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Or you could say that a class is a plan for an object and an object is what results when the plan has been carried out.

Object Oriented Programming

Object-Oriented programming consists of three stages:

  1. Creating the Program.
    • The programmer defines classes that describe objects that the program will use when it is running.
    • The programmer defines a class that contains the static main() method which is used to start the program running.

  2. Compiling the Program.
    • The program is compiled into bytecode.

  3. Running the Program.
    • The java interpreter looks for a static main() method and starts running it.
      • Since main() is static it can start running even though no objects have been created, yet.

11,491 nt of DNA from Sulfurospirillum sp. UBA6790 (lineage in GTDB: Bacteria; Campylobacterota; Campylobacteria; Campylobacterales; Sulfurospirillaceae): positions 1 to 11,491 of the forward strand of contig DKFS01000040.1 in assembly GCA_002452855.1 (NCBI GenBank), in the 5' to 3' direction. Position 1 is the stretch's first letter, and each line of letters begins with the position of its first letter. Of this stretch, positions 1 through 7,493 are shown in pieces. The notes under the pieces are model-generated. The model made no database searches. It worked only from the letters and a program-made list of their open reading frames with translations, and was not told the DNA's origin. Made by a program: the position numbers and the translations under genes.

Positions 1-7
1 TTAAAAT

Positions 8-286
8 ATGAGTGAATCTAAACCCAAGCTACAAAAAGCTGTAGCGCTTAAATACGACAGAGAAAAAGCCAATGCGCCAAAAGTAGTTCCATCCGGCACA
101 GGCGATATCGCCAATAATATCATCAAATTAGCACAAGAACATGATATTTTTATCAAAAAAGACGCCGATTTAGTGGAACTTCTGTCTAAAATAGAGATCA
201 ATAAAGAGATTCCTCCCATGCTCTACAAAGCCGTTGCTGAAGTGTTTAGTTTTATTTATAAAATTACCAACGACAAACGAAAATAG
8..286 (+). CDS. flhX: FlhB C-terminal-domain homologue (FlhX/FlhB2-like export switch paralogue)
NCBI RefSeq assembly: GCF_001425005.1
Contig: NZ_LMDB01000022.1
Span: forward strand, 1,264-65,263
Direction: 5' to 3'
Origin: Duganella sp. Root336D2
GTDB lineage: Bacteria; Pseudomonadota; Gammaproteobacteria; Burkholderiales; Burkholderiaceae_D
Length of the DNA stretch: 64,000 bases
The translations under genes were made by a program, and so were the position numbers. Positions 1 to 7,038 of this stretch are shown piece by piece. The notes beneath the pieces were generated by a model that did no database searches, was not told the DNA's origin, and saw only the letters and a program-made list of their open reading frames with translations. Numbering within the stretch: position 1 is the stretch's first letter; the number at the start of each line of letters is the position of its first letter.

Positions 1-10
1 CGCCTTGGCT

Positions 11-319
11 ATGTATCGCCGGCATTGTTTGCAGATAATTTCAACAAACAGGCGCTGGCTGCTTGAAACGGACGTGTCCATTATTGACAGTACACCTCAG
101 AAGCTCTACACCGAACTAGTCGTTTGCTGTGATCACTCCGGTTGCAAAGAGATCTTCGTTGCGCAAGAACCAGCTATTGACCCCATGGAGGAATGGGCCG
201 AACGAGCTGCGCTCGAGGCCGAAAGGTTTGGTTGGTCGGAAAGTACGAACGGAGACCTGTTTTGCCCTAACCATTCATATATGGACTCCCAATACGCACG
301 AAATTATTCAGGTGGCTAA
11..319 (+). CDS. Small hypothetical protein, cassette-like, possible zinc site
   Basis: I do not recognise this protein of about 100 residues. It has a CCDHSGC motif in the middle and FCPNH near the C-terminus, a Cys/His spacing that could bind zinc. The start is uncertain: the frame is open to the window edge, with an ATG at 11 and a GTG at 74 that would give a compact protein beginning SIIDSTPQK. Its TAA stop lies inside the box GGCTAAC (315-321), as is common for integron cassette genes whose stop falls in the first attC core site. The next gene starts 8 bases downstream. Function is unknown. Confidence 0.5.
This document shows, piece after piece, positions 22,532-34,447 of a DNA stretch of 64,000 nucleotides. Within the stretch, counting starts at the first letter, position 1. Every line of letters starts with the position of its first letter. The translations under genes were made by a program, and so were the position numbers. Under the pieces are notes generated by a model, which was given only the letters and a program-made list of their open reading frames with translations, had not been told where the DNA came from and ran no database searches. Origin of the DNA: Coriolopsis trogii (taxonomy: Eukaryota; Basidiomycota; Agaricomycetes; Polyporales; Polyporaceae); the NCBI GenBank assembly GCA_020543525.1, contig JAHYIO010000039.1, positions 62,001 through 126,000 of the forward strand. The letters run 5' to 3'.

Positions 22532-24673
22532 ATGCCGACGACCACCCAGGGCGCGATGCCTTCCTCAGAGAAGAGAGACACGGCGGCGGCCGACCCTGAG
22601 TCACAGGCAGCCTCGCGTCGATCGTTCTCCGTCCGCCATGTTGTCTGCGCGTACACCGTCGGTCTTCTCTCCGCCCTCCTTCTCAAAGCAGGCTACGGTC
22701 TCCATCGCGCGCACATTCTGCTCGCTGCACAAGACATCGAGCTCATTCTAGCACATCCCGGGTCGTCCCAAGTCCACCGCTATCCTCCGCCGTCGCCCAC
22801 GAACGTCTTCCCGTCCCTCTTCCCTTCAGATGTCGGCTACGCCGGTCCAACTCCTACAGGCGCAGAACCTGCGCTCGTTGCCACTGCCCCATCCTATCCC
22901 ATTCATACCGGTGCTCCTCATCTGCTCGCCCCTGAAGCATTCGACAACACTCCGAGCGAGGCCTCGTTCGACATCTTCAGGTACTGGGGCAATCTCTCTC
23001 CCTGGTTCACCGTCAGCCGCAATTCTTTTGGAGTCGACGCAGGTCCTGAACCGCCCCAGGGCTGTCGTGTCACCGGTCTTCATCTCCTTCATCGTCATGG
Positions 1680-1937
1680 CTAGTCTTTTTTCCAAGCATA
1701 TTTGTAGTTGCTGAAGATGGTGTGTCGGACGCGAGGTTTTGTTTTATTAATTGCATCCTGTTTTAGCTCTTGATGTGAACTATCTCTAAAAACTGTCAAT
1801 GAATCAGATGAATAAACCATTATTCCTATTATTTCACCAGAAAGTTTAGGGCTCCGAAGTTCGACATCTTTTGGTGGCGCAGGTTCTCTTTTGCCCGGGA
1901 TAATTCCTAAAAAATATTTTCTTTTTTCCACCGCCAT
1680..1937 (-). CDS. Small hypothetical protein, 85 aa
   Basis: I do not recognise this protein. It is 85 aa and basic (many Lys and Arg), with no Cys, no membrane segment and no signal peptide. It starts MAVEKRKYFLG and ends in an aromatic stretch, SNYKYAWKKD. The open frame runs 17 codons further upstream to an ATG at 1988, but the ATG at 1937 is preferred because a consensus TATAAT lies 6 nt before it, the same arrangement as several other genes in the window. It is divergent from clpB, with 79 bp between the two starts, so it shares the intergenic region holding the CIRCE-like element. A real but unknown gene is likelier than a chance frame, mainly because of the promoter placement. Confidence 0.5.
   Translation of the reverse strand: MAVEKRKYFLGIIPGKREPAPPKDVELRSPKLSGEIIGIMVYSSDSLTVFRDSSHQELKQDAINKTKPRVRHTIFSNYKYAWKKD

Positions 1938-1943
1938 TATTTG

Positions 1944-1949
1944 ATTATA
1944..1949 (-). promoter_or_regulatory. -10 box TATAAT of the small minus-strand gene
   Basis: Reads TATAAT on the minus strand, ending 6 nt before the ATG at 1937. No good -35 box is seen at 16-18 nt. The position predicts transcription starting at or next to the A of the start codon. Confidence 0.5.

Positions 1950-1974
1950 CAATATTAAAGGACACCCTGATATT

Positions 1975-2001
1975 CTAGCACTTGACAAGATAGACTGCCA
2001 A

• As the program runs, objects are created and their methods are activated.
      • The program does its work by creating objects and activating their methods.
      • The exact order of object creation and method activation depends on to task to be performed and the input data.

The stage where the compiled program is running is called run time. Your program is like the script of a play. The work that you describe in your program (or play) is performed after you have finished the description and put it in the hands of the CPU (or actors). At run time (show time), Things Happen. Your beautiful program comes to life. Data is read in; calculations are performed; files are written.


Object Oriented Programming is like assembling a team of human workers to get a job done:

  1. First you plan on the workers and material you will need.
  2. Then you assembly your workers and material.
  3. Then the team works with the material until the job is done.

(Thought question:) You have decided to open a pizza delivery business consisting of yourself and several employees. What job descriptions will these employees have?